Exhibition Artwork Artwork Statement About the Artist
History and identity are linked by states of transition. Like a makeshift tent that eventually becomes dismantled under the duress of weather or time or a child's bedroom that physically evolves as she/he matures, the inevitable march of history is written in the natural and built environments—the physical world—just as it is both on and within the individuals who inhabit it. My work explores the authorship of time in spaces of transition, examining the diachronic intersections of history and cultural identity through aesthetic studies of landscapes that map visual sceneries as fluid sites of exchange.
My drawings recontextualize simplified shapes, signs, and symbols from historical, natural, and architectural imagery-- forming representational atmospheres of fractured landscapes. Their forms are contrived from a multitude of sources and through their process are co-opted, altered, and spliced to adopt hybrid identities and disrupt their visual composition. The eclectic and exaggerated array of colors highlight the formal as well as conceptual disparities; skies are dark but still obviously sunny and the landscapes are rendered subordinate to their refractions. The color palette references an exaggeration of a “Caribbean color” theory; an overstated analogy to the Caribbean as a tropical playground for self-indulgence. The verdant landscapes, exotic flora, and the tropical greenery represent microcosms of an earthly “Eden”, which are implications of the paradise myth. The represented natural environment is subordinate to the geometric, decorative, and structural elements, each attempting to regulate each other in the next layer.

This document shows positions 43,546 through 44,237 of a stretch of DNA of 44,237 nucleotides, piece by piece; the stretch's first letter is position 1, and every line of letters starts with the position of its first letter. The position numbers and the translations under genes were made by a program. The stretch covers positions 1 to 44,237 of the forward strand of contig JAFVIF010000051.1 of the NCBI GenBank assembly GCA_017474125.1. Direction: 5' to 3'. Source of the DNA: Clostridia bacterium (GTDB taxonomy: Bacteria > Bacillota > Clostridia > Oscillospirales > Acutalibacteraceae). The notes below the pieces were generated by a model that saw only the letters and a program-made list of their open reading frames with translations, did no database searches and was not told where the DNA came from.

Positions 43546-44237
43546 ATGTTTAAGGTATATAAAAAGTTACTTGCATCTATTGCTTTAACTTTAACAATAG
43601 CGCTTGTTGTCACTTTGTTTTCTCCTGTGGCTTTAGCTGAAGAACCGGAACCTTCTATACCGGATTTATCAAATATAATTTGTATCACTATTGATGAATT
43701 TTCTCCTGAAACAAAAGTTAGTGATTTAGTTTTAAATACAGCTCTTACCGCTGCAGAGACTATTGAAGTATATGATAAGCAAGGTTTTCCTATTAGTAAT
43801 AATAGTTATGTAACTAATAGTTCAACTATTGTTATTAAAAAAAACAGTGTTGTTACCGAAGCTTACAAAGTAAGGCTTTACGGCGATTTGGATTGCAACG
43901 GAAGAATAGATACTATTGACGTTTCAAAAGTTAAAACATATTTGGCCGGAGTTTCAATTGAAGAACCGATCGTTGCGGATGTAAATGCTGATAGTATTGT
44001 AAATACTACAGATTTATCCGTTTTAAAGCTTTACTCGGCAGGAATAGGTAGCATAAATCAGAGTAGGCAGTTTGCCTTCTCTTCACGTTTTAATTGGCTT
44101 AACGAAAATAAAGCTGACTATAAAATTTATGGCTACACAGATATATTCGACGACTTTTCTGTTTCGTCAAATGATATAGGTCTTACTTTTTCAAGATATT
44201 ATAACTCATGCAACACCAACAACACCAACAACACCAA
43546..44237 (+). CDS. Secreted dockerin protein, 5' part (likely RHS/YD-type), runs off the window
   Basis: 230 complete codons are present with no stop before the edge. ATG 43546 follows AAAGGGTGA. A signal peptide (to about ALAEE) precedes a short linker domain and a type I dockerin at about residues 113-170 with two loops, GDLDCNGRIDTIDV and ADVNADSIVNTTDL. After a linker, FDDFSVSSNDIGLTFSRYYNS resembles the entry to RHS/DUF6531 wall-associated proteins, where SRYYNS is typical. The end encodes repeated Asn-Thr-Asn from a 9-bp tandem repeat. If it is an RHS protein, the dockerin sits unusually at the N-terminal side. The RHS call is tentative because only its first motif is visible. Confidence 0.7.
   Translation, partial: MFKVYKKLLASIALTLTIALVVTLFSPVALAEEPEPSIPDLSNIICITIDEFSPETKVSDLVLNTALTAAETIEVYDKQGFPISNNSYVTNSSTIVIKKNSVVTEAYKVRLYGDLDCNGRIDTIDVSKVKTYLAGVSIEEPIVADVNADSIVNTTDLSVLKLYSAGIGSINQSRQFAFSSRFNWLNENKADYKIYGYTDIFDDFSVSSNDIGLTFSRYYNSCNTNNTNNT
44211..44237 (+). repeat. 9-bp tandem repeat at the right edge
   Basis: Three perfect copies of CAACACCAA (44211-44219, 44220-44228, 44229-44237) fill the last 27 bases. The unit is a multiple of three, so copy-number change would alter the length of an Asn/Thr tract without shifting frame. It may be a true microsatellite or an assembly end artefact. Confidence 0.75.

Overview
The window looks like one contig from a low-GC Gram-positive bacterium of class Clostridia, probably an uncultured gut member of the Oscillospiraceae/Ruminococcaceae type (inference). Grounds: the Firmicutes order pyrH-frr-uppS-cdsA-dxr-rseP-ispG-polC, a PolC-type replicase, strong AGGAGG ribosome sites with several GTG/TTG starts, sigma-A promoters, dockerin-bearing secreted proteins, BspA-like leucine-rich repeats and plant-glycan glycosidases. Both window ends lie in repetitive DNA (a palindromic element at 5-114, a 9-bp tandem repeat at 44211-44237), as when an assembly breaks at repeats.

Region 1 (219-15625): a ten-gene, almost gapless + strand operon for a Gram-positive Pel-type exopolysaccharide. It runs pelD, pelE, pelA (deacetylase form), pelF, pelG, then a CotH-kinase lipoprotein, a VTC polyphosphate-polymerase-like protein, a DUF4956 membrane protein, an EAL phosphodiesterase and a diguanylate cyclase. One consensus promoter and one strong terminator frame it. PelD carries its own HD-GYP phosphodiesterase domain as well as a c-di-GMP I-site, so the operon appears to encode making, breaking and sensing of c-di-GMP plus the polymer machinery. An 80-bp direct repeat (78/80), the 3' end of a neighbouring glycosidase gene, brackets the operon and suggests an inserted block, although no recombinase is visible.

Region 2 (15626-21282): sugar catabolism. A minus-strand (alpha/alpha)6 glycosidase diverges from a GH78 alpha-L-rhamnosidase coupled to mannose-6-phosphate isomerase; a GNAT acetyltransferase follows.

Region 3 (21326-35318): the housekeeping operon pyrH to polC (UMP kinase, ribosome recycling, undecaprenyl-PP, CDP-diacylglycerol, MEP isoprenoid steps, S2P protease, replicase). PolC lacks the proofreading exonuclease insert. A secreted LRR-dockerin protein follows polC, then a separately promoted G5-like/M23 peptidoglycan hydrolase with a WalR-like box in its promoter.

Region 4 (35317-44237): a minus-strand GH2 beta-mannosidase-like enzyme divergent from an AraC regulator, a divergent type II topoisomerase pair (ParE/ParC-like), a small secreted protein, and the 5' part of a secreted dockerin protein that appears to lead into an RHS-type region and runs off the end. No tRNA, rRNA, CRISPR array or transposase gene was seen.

The drawings and installations that I make are inspired by Puerto Rico, my childhood home, and place of birth, where the shifting landscapes of the island (be they political, economic, or ecological) are thrown into relief by tides of environmental degradation, political exploitation, and economic upheaval. For me, the island of my youth provides an ideal entry point from which to consider the post-colonial economies and neo-imperial futures familiar to many countries throughout the Caribbean. Historical transitions here are often rendered as dystopian: the people and the land vulnerable subjects to natural disaster, corruption, and the abuses of global capital. Puerto Rico bears this history in the physical terrain; it is inscribed on the land just as it is in the minds of its people.
About the Artist
Mario Manuel Marzán’s work explores the shifting, changing and constantly evolving negotiation of geographical spaces in relation to individual and cultural identities and histories. His work has been exhibited nationally and internationally and has achieved numerous awards including a National Association of Latino Arts and Culture grant, a North Carolina Arts Council Emerging Artist Grant, and a postdoctoral fellowship at The University of North Carolina at Chapel Hill. His work has been reviewed in Artforum and ArtPapers magazines, among other newspapers and publications. He received his BFA from Bowling Green State University and his MFA at Carnegie Mellon University. Mario was born in San Juan, Puerto Rico and is currently an Associate Professor of Studio Art at The University of North Carolina at Chapel Hill.